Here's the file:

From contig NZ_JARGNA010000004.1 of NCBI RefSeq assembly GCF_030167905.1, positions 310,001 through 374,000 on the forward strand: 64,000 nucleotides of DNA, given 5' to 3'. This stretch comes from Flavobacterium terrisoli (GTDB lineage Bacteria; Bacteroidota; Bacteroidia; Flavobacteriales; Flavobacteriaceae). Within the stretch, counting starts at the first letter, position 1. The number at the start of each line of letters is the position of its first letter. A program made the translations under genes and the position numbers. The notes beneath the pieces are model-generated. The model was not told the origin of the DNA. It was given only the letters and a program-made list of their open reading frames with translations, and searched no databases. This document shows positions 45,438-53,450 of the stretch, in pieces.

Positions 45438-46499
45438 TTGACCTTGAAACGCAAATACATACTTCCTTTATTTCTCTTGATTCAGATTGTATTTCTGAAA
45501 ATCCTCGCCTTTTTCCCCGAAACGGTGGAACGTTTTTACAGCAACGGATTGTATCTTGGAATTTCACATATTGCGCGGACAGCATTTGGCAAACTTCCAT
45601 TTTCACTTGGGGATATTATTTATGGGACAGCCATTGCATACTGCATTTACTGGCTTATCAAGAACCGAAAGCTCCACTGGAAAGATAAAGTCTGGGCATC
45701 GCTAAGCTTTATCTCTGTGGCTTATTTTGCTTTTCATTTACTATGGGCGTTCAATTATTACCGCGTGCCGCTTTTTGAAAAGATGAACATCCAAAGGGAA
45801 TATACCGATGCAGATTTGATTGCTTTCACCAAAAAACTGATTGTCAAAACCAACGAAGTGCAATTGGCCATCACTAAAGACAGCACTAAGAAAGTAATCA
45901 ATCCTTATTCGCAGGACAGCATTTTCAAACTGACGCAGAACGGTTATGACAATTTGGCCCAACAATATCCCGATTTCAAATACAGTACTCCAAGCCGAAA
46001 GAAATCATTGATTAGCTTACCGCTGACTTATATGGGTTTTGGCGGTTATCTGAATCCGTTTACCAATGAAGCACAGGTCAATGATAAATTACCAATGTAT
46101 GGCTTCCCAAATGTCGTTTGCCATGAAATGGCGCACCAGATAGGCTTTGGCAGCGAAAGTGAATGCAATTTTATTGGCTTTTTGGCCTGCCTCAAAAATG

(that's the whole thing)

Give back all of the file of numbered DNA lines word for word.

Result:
From contig NZ_JARGNA010000004.1 of NCBI RefSeq assembly GCF_030167905.1, positions 310,001 through 374,000 on the forward strand: 64,000 nucleotides of DNA, given 5' to 3'. This stretch comes from Flavobacterium terrisoli (GTDB lineage Bacteria; Bacteroidota; Bacteroidia; Flavobacteriales; Flavobacteriaceae). Within the stretch, counting starts at the first letter, position 1. The number at the start of each line of letters is the position of its first letter. A program made the translations under genes and the position numbers. The notes beneath the pieces are model-generated. The model was not told the origin of the DNA. It was given only the letters and a program-made list of their open reading frames with translations, and searched no databases. This document shows positions 45,438-53,450 of the stretch, in pieces.

Positions 45438-46499
45438 TTGACCTTGAAACGCAAATACATACTTCCTTTATTTCTCTTGATTCAGATTGTATTTCTGAAA
45501 ATCCTCGCCTTTTTCCCCGAAACGGTGGAACGTTTTTACAGCAACGGATTGTATCTTGGAATTTCACATATTGCGCGGACAGCATTTGGCAAACTTCCAT
45601 TTTCACTTGGGGATATTATTTATGGGACAGCCATTGCATACTGCATTTACTGGCTTATCAAGAACCGAAAGCTCCACTGGAAAGATAAAGTCTGGGCATC
45701 GCTAAGCTTTATCTCTGTGGCTTATTTTGCTTTTCATTTACTATGGGCGTTCAATTATTACCGCGTGCCGCTTTTTGAAAAGATGAACATCCAAAGGGAA
45801 TATACCGATGCAGATTTGATTGCTTTCACCAAAAAACTGATTGTCAAAACCAACGAAGTGCAATTGGCCATCACTAAAGACAGCACTAAGAAAGTAATCA
45901 ATCCTTATTCGCAGGACAGCATTTTCAAACTGACGCAGAACGGTTATGACAATTTGGCCCAACAATATCCCGATTTCAAATACAGTACTCCAAGCCGAAA
46001 GAAATCATTGATTAGCTTACCGCTGACTTATATGGGTTTTGGCGGTTATCTGAATCCGTTTACCAATGAAGCACAGGTCAATGATAAATTACCAATGTAT
46101 GGCTTCCCAAATGTCGTTTGCCATGAAATGGCGCACCAGATAGGCTTTGGCAGCGAAAGTGAATGCAATTTTATTGGCTTTTTGGCCTGCCTCAAAAATG